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Increase in water rescues has officials on high alert this weekend

TDFPD's Marine 24 vessel that responds to emergencies.
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With a warm, sunny Fourth of July weekend around the corner, visitors and locals will be hitting the lake and beaches. Water rescues have already been higher than normal this year at Lake Tahoe, and officials say they are ready to handle a possible uptick in rescues while reminding people to be safe.

Chief Colt Fairchild, United States Coast Guard Station Lake Tahoe in Tahoe City says that they have seen an increase of water rescues since the restrictions were lifted, the boat dock has opened and since the weather has warmed.

The beginning of summertime usually comes with an increase in rescues. However, this year Fairchild says that they are seeing more than usual.

On June 27 alone, the Coast Guard along with other government state and county partners responded to 13 different search and rescue cases on Lake Tahoe. Eleven of the cases occurred within a two-hour period. A total of 17 lives were saved or assisted that day.

Fairchild said several calls have involved human-powered watercraft such as paddle boards, kayaks. He explained that while personal floatation devices are required to be on board, they aren’t required to be worn on paddleboards which can be very dangerous if the watercraft flips over and the operator falls in.

Hypothermia and cold shock response are dangers when it comes to Lake Tahoe and are always on first responders’ radars.

“Even when the temperature out of the water is supposed to be 80 degrees, the water temperature is still below 60 degrees,” Fairchild said.

Jumping in the water can initiate a cold shock response, within 10 minutes extremities can fail and without a PFD, it can be life threatening.

Fairchild strongly encourages people to wear a PFD on the water at all times.

“There was a Jet Ski case two or three weeks ago where the people were hypothermic, but not unconscious and we were able to have a successful rescue. It (PFD) keeps your head out of the water.”

This Fourth of July weekend, Fairchild expects to see an increased amount of boaters on the lake. USCG Station Lake Tahoe and other government partners have implemented their awareness campaign Operation Dry Water for the holiday weekend.

Since alcohol is one of the leading factors of fatal boating accidents, USCG will be educating boaters and enforcing boater safety by making sure boat operators are under the federal .08 legal blood alcohol content limit.

“Designate a sober boat driver. Enjoy the lake, but be boat responsible and take care of your crew,” Fairchild said.

When the Coast Guard gets emergency calls and needs help, they radio the closest responders. Tahoe Douglas Fire Protection District rescue boats are ready to go 24/7 at the Zephyr Cove Station.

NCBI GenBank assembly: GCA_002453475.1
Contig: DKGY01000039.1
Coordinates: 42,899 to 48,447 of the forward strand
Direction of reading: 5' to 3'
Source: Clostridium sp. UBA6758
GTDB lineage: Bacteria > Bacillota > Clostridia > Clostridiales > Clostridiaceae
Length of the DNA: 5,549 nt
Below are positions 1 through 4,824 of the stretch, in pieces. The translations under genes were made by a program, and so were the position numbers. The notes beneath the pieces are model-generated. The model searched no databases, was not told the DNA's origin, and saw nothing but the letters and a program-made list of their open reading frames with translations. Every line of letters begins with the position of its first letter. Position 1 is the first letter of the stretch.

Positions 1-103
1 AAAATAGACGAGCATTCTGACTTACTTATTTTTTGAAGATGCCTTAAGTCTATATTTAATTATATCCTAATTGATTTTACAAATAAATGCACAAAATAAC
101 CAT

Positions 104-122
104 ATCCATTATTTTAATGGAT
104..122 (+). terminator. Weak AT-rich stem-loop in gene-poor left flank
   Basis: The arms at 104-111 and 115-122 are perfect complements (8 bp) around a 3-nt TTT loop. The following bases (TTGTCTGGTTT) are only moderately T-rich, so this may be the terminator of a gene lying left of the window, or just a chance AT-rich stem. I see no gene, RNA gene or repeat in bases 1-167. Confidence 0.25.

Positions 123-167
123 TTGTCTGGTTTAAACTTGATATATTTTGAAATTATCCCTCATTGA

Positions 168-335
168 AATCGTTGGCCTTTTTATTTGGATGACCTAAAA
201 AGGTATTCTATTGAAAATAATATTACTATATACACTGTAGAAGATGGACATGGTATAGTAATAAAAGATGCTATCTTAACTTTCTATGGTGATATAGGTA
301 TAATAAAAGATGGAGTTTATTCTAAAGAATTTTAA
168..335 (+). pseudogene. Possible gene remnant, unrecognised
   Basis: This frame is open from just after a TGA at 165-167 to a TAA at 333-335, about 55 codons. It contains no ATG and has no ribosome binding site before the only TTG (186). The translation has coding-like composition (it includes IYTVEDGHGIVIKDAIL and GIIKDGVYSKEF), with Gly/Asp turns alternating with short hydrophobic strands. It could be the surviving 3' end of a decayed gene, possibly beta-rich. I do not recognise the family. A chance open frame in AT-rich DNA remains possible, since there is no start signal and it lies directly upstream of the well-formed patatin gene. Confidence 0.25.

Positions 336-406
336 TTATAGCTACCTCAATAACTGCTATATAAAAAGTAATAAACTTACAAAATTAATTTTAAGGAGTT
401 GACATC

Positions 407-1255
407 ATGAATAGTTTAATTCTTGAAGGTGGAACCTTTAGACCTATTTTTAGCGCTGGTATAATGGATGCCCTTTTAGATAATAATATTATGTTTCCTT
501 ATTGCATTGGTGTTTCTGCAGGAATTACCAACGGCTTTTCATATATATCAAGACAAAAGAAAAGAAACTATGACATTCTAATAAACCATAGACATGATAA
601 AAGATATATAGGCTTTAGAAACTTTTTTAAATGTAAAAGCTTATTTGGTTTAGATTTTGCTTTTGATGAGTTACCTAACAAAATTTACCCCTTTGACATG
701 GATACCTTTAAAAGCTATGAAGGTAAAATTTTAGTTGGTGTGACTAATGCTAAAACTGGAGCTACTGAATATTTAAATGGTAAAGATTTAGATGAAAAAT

Eric Guevin, TDFPD fire marshal, said they have been busy with calls.

“Given the situation with COVID, the numbers are higher,” he said.

Guevin said that it isn’t isn’t too far from the norm but there is an increase of people on the beaches.

“People can’t go to the movies so they are going outside,” he said.

Guevin also said a majority of the water rescue calls have been in regards to human-powered watercraft such as paddle boards, rafts, kayaks.

“People are getting out too far from shore and are pushed by the wind or water,” he said. “Suddenly people realize they are outside their comfort zone.”

While he also says that there are people taking out old boats that haven’t been taken out in awhile that have issues. TDFPD intervenes when there could be a threat to life and safety. Guevin recommends that you know your watercraft.

“Be prepared by wearing your life jacket and wear it properly,” he said. “Don’t just have it with you, utilize it.”

Make sure the PFD fits well and is worn correctly.

TDFPD has Marine 24, a 19-foot vessel that has EMS, rescue and even firefighting capabilities. When people fell in the rocks near Secret Beach, there was a multi-agency response and responders got the individuals on Marine 24 to start treatment right away. They used the vessel to get people to a pier and into an ambulance much quicker than trying to get the people back up the rocks and hill to the road.

“Cold water shock is a real concern that people need to be aware of,” Guevin said, and added that most drownings in Lake Tahoe are related to that. He explained while hypothermia happens slower, cold water shock is an instant gasp reflex response.

“We had a drowning last year by Edgewood,” he said.

Cold water shock can happen to anyone regardless of age, health or fitness level.

Guevin also recommends utilizing your options before going out to rescue someone.

“The last thing we want is two victims, when there was one,” he said.

He recommends these water rescue methods:

First try to reach the victim with your arm or leg. If a pole or sturdy stick is available, try to use that to reach out to the victim and pull them to safety.

Throw something to the victim such as a rope.

Row a boat to the victim.

Lastly, go (with support) to swim out to the victim to rescue them.

Guevin recommends parents should designate one person to watch the kids, a “designated water watcher.”

He said that studies show that when we think everyone is watching the children the reality is no one is watching or paying attention and this can result in tragic outcomes.


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